Respondent is using the disputed domain names to display links to websites offering various third-party links in competition with Complainant. Thus, Respondent’s use of the disputed domain names does not constitute a bona fide offering of goods or services under Policy ¶ 4(c)(i), and is not legitimate noncommercial or fair use under Policy ¶ 4(c)(iii). See Persohn v. Lim, FA 874447 (Nat. Arb. Forum Feb. 19, 2007) (finding that the respondent was not using a disputed domain name in connection with a bona fide offering of goods or services or a legitimate noncommercial or fair use by redirecting Internet users to a commercial search engine website with links to multiple websites that may be of interest to the complainant’s customers and presumably earning “click-through fees” in the process); see also St. Lawrence Univ. v. Nextnet Tech, FA 881234 (Nat. Arb. Forum Feb. 21, 2007) (holding that using an identical or confusingly similar domain name to earn click-through fees via sponsored links to a complainant’s competitors does not represent a bona fide offering of goods or services under Policy ¶ 4(c)(i) or a legitimate noncommercial or fair use under Policy ¶ 4(c)(iii)).
The Panel finds Policy ¶ 4(a)(ii) has been satisfied.
Respondent’s use of the disputed domain names to offer links to third-party websites displaying competing insurance and financial services disrupts Complainant’s business. The Panel finds this disruption demonstrates Respondent’s bad faith registration and use pursuant to Policy ¶ 4(b)(iii). See Persohn v. Lim, FA 874447 (Nat. Arb. Forum Feb. 19, 2007) (finding bad faith registration and use pursuant to Policy ¶ 4(b)(iii) where a respondent used the disputed domain name to operate a commercial search engine with links to the complainant’s competitors); see also Tesco Pers. Fin. Ltd. v. Domain Mgmt. Servs., FA 877982 (Nat. Arb. Forum Feb. 13, 2007) (finding that the respondent registered and used the disputed domain name in bad faith pursuant to Policy ¶ 4(b)(iii) when the disputed domain name resolved to a website that displayed commercial links to the websites of the complainant’s competitors in the financial services industry).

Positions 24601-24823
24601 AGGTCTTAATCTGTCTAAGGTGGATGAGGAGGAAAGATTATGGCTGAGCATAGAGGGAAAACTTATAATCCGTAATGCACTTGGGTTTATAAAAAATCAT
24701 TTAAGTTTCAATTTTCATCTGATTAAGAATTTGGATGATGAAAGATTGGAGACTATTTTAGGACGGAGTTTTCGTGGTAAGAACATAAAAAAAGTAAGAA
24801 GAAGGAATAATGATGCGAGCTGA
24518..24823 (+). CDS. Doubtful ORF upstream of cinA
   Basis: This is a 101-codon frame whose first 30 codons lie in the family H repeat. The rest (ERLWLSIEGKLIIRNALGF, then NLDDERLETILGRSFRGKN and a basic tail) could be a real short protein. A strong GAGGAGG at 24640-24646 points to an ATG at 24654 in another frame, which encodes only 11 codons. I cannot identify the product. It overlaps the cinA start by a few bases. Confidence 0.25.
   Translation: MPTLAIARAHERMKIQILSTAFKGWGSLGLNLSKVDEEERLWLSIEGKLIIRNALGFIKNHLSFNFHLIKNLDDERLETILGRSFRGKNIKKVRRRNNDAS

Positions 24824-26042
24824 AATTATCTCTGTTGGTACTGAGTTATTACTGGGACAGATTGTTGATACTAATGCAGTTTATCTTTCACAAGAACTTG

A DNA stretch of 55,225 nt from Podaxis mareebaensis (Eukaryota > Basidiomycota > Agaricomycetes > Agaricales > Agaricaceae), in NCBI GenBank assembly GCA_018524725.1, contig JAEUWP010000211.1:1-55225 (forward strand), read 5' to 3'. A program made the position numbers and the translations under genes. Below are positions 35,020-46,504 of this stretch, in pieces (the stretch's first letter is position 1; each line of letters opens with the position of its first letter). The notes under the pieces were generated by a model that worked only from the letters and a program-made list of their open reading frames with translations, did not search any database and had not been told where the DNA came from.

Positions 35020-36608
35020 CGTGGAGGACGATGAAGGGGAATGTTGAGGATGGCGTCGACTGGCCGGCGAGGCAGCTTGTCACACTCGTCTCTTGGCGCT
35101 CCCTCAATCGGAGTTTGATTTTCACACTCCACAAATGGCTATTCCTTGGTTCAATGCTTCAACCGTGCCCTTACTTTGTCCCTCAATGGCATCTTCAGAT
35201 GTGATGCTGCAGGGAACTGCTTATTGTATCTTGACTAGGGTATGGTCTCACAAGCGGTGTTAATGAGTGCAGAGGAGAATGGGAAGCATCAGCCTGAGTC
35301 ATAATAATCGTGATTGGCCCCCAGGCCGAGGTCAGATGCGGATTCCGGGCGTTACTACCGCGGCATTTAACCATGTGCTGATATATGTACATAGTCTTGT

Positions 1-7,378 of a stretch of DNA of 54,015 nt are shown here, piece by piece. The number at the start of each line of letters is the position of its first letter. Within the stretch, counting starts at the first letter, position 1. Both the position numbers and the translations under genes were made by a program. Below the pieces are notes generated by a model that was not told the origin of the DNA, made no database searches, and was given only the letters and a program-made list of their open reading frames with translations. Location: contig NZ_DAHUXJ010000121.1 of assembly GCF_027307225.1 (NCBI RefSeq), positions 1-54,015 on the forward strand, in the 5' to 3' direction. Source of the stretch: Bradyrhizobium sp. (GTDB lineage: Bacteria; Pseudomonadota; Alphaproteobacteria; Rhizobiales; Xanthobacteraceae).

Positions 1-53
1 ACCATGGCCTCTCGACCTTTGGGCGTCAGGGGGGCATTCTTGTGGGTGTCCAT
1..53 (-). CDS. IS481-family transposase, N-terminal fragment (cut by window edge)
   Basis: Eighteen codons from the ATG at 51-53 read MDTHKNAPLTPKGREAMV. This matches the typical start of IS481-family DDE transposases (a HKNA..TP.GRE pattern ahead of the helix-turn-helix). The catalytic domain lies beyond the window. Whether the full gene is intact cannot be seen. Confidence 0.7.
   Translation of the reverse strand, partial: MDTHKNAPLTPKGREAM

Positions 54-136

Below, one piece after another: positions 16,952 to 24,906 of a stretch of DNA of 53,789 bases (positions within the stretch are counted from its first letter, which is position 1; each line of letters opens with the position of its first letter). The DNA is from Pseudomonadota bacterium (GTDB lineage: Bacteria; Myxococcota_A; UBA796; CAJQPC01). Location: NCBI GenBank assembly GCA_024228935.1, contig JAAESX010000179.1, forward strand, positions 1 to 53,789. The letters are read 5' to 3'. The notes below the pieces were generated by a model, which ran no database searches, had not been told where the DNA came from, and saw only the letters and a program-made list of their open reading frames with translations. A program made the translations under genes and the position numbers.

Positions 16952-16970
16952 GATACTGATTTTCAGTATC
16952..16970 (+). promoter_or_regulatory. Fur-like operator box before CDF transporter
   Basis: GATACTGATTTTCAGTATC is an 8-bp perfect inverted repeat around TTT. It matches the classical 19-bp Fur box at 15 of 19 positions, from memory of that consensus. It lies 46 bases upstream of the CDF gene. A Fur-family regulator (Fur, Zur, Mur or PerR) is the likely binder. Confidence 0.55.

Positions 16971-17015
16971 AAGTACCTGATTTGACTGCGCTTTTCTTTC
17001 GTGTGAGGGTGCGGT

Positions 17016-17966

Respondent is using the confusingly similar <assurantdiect.com> and <asurantdirect.com>
domain names to presumably collect profits through the receipt of click-through
fees for the third-party competing links displayed on the resolving
websites. Internet users may become
confused as to whether the resolving content is sponsored, endorsed by, or
affiliated with Complainant and its ASSURANT mark. The Panel finds Respondent’s attempt to
profit from this confusion is evidence of registration and use of the disputed
domain names in bad faith pursuant to Policy ¶ 4(b)(iv). See
Asbury Auto. Group, Inc. v.
The Panel finds Policy ¶ 4(a)(iii) has been satisfied.
Having established all three elements required under the ICANN Policy, the Panel concludes that relief shall be GRANTED.
Accordingly, it is Ordered that the <assurantdiect.com> and <asurantdirect.com> domain names be TRANSFERRED from Respondent to Complainant.
Hon. Ralph Yachnin, Panelist
Justice, Supreme Court, NY (Ret.)
Dated: October 30, 2009